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I'm busy doing a problem which asks the above considering the following:

$$f(x) = 4x - 2k\text{ and }g(x) = 9/(2-x)$$

As far as I know roots usually refer to quadratics and even when doing the composition I still can't figure out how to find the two equal roots.

After the composition I get the following:

$$(f\circ g)(x) = (36/(2-x)) - 2k$$

Now, I don't know how I am suppose to turn that into a quadratic to find out the roots, unless the problem is just semantics and the question is really asking for the intercept and not the roots.

Any advice or guidance?

Thank you!

Bernard

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    $\begingroup$ You need to set your composite expression equal to $x$ (as stated in the title), after multiplying through by $(2-x)$ the resulting equation will be quadratic in $x$. $\endgroup$ – okrzysik Feb 19 '16 at 10:45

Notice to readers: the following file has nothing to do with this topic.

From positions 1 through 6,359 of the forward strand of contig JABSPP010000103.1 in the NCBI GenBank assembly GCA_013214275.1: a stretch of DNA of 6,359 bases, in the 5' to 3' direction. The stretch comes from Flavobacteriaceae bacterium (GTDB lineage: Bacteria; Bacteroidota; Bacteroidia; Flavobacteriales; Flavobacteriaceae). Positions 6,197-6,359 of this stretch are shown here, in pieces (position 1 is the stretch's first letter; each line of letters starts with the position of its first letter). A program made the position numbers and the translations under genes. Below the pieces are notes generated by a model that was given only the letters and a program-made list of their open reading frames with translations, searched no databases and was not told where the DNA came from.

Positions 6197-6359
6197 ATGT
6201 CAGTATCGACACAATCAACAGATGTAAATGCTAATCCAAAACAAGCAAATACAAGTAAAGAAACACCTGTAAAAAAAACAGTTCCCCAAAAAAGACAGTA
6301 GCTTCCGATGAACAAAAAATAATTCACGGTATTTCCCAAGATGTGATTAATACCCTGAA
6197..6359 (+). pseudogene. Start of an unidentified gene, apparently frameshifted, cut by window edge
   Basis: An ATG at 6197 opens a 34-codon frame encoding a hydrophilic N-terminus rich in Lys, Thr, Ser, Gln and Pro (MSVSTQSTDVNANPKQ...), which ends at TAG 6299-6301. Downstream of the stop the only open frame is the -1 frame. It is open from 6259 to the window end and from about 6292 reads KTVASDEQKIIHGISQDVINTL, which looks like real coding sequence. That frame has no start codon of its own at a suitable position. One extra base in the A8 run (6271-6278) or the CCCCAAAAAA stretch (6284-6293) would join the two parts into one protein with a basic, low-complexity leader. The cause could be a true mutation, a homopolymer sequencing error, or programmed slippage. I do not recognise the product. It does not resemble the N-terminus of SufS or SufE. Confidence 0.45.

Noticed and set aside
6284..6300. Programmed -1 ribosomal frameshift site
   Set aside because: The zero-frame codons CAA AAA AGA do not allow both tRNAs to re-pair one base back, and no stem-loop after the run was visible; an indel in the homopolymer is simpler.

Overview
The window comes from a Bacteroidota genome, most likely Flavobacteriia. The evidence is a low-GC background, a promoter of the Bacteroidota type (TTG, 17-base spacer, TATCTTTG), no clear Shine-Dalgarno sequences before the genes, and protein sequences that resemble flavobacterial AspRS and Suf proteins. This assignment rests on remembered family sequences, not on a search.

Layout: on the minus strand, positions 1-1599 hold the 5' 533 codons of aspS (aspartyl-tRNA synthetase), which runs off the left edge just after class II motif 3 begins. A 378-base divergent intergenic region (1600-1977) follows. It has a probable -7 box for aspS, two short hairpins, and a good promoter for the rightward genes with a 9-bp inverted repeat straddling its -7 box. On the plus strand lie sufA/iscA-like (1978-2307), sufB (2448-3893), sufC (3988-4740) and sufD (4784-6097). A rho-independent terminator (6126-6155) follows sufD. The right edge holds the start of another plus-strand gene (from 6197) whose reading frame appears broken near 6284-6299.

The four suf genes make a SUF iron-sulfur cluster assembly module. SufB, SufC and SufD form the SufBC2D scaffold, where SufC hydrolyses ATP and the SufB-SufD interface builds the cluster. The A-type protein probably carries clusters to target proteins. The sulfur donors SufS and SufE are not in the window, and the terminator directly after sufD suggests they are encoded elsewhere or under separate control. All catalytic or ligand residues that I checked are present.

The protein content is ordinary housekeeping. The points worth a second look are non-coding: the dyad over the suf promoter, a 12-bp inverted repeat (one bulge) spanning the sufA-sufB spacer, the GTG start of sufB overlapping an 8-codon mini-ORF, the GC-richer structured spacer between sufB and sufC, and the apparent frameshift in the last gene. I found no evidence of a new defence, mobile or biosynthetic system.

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You said that

$$(f\circ g)(x)=\frac{36}{2-x}-2k$$

But as both you and okrzysik pointed out, the composition $(f\circ g)(x)=x$ and so

$$(f\circ g)(x)=\frac{36}{2-x}-2k=x$$

So multiplying both sides by $2-x$ yields

$$(2-x)x=36-2k(2-x)\Rightarrow x^2+(2k-2)x+(36-4k)$$

So the solution by QF is

$$x=\frac{2-2k\pm\sqrt{4k^2-8k+4-4(36-4k)}}{2}$$ $$=1-k\pm\sqrt{k^2+2k-35}$$

For the problem at hand, we need the two roots to be equal, so

$$1-k+\sqrt{k^2+2k-35}=1-k-\sqrt{k^2+2k-35}$$

$$\sqrt{k^2+2k-35}=-\sqrt{k^2+2k-35}$$

$$k^2+2k-35=0 \Rightarrow (k+7)(k-5)=0...$$

and solve for $k$ from here.... But, to check to see if this is valid or not, realize that if $(f\circ g)(x)=x$, then $g=f^{-1}$ and so

$$f^{-1}(x)=\frac{x+2k}{4}$$

and since $g=f^{-1}$, we get that

$$\frac{x+2k}{4}=\frac{9}{2-x}$$

Solving by cross multiplication yields the same quadratic as above.

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  • $\begingroup$ I would just like to clarify, under "So the solution by QF is", should the 8k not be -8k? $\endgroup$ – Bernard Feb 20 '16 at 8:31
  • $\begingroup$ Hand slapping face, yes @BernardFrankel, $\endgroup$ – Eleven-Eleven Feb 20 '16 at 12:39

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